Mom's Bath

My mother is in her 80s and has physical limitations and worsening dementia. My parents live three hours away by car. I am not able to drive that distance because of the residuals from a brain injury. Visits are limited to when they feel well enough to travel here. They visited for week with me during the holidays. It was good to spend time with them but also stressful.

Mom always enjoyed soaking in the bath. They were her time to relax and escape the ongoing demands of motherhood and part-time work. I remember the smell  of her favorite peach body scrub and the sound of soft music drifting from the bathroom. Unfortunately, she now needs help that my father isn’t able to provide, so she is no longer able to take baths. I helped Mom take a bath in my soaking tub when the visited.

The flowery scent of my mother’s favorite soap drifted from the tub as I gently washed her back. It struck me how much her body changed over the years. Subconsciously, to me,  she was still the strong and fit woman from years past. Her hands that once delivered and cradled babies are now weakened by arthritis. Her mobility and balanced limited by two broken hips and the surgeries to replace them. She’s no longer able to take the dog on long walks through the neighborhoods with my dad in early evening. Her muscles are withered by age, soft under her thin and wrinkled skin. She was once physically strong. Now she requires more help than she wants to accept. It’s a constant balancing act to encourage her independence of choice and self-care with safety and helping as needed.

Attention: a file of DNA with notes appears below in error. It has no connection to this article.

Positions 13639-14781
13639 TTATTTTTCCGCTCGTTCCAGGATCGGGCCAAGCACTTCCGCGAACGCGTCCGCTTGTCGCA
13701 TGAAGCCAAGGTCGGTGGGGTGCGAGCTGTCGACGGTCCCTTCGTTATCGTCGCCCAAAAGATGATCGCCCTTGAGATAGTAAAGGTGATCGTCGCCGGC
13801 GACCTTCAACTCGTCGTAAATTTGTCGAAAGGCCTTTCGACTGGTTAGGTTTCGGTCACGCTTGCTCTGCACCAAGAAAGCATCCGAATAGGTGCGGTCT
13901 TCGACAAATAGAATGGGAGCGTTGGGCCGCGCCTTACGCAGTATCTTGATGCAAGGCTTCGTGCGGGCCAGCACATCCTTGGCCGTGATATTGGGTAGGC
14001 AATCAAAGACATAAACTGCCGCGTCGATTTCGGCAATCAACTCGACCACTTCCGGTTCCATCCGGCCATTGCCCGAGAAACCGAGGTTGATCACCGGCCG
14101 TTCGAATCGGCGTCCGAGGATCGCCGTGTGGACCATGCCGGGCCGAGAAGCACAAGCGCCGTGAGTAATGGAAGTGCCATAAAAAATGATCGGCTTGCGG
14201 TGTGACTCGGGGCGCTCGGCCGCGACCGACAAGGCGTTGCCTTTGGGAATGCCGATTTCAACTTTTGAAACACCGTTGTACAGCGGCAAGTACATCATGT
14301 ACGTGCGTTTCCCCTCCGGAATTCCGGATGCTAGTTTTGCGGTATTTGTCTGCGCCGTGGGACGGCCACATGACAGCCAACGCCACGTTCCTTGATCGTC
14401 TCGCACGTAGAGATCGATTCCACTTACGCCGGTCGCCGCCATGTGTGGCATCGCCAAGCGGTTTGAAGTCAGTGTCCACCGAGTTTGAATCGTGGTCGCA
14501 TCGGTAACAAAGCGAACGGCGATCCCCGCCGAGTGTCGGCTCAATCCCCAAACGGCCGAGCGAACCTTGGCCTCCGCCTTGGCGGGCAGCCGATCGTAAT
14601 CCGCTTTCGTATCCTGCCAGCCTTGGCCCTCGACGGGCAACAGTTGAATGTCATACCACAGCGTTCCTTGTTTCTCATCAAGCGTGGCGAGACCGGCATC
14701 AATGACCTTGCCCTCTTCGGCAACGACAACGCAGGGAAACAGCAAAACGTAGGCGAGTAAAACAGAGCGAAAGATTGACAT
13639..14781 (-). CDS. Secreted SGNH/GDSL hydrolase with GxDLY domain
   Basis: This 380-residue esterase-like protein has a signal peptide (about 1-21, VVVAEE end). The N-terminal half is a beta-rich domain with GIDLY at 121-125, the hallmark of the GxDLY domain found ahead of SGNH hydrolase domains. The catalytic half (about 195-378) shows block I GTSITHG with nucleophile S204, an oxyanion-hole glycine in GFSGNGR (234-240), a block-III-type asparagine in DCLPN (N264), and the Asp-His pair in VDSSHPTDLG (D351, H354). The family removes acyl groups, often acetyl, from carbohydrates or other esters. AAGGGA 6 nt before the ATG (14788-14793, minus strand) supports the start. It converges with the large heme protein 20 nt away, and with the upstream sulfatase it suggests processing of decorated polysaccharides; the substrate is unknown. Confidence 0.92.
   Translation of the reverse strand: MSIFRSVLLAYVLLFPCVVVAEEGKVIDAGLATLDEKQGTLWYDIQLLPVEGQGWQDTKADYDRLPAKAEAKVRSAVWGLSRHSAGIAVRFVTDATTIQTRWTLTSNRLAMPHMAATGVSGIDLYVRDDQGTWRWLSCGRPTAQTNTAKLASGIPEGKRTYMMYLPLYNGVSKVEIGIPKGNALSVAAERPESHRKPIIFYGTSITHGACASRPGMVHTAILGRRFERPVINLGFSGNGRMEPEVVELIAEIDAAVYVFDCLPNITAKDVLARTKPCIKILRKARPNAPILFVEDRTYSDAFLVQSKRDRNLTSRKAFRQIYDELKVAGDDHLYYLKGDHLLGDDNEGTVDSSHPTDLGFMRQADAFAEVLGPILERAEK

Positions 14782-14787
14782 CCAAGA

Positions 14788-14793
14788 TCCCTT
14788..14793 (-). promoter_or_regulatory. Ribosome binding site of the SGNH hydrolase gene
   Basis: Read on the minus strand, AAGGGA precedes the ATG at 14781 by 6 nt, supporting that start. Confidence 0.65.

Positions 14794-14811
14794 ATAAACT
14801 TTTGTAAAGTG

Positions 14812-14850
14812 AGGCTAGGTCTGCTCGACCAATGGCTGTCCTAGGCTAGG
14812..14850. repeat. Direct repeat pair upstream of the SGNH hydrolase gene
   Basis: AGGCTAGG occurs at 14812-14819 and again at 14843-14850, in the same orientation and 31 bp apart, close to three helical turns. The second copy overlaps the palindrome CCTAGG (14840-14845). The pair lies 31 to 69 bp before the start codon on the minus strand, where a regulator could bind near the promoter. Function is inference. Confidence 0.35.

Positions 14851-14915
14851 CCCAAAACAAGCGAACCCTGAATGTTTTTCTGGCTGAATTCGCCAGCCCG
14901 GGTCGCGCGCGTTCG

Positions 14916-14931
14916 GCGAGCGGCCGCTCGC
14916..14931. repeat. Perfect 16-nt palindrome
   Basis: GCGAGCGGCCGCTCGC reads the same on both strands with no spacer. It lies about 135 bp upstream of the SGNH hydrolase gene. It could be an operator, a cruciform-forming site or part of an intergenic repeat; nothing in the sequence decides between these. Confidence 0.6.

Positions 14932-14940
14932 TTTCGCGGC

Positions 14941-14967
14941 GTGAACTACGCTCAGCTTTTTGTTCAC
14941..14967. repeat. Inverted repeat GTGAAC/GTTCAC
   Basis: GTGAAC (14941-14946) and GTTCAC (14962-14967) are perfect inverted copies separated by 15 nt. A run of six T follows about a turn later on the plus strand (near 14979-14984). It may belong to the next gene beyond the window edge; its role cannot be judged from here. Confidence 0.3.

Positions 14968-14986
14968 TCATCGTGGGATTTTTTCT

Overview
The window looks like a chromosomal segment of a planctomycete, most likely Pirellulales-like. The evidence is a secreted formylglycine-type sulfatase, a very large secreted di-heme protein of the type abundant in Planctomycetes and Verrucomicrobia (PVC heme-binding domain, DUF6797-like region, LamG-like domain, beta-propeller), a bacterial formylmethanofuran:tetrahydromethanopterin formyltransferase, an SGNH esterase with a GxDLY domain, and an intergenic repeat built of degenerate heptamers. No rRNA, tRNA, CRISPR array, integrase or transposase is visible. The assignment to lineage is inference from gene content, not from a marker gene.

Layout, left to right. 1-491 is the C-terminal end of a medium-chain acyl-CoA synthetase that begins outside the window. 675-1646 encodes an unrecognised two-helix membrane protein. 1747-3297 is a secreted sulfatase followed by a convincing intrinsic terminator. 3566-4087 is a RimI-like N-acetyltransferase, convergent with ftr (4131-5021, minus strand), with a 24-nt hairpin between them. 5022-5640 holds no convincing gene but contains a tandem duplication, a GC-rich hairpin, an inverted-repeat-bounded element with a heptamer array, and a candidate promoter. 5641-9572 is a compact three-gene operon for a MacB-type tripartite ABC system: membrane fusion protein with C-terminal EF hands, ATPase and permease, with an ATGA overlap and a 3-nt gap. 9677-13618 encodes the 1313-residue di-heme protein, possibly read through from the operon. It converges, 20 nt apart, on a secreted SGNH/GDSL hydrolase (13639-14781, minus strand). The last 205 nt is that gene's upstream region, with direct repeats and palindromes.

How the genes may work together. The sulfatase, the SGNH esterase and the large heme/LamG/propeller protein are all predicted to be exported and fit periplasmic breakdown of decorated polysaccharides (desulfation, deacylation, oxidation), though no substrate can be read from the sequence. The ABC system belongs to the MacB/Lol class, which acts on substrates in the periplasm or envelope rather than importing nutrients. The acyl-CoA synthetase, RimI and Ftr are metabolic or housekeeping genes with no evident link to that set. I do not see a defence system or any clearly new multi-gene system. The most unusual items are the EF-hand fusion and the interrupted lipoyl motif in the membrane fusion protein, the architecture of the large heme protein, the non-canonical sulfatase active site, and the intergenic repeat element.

I reflected on changes as I washed her silky hair. She raised three children. She cared for us; — bathing, cooking, kissing scrapes and bruises, tying shoes and putting on clothes. Now I’m bathing her. And I’ll help her to put on her shoes later. She’s no longer able to do it herself. At times it seems my mother looks to me and the world through childlike eyes. She points out horses and houses as we drive. A trip to Dairy Queen brought a huge smile and excited chatter. She ordered her favorite: chocolate covered vanilla cone.

Sometimes, frustration and anxiety causes her to be angry, tearful and mean. She snarls and snaps out insults or sits and cries helplessly. It’s hard for me to see the changes. In the movie “Freaky Friday,” a teenager and her mother wake up in the other’s body. They experience life as the other for a day and gain understanding about each other. I live now in an ongoing “Freaky Friday.” We don’t switch bodies, but it is as if I am her parent. It’s depressing and unnerving.

My favorite photo of a falcon in flight caught my eye. Her wings are stretched to the sky, floating effortlessly on air currents. I can almost feel the wind in my feathers, see the mice in the wheat field and smell the heat and grass scent rising. Freedom. Nature has rhythm. It cycles through seasons. It cycles from birth to death. My mother’s journey is part of nature’s dance. In time, she will be on to the next part of her soul’s flight.

We have to end the bath soon. My knees are sore from kneeling next to the tub, and the water is getting cold. I call to my dad to bring in the heated towel. Perhaps we will go for a drive later to see horses.

Getty image by TolikoffPhotography

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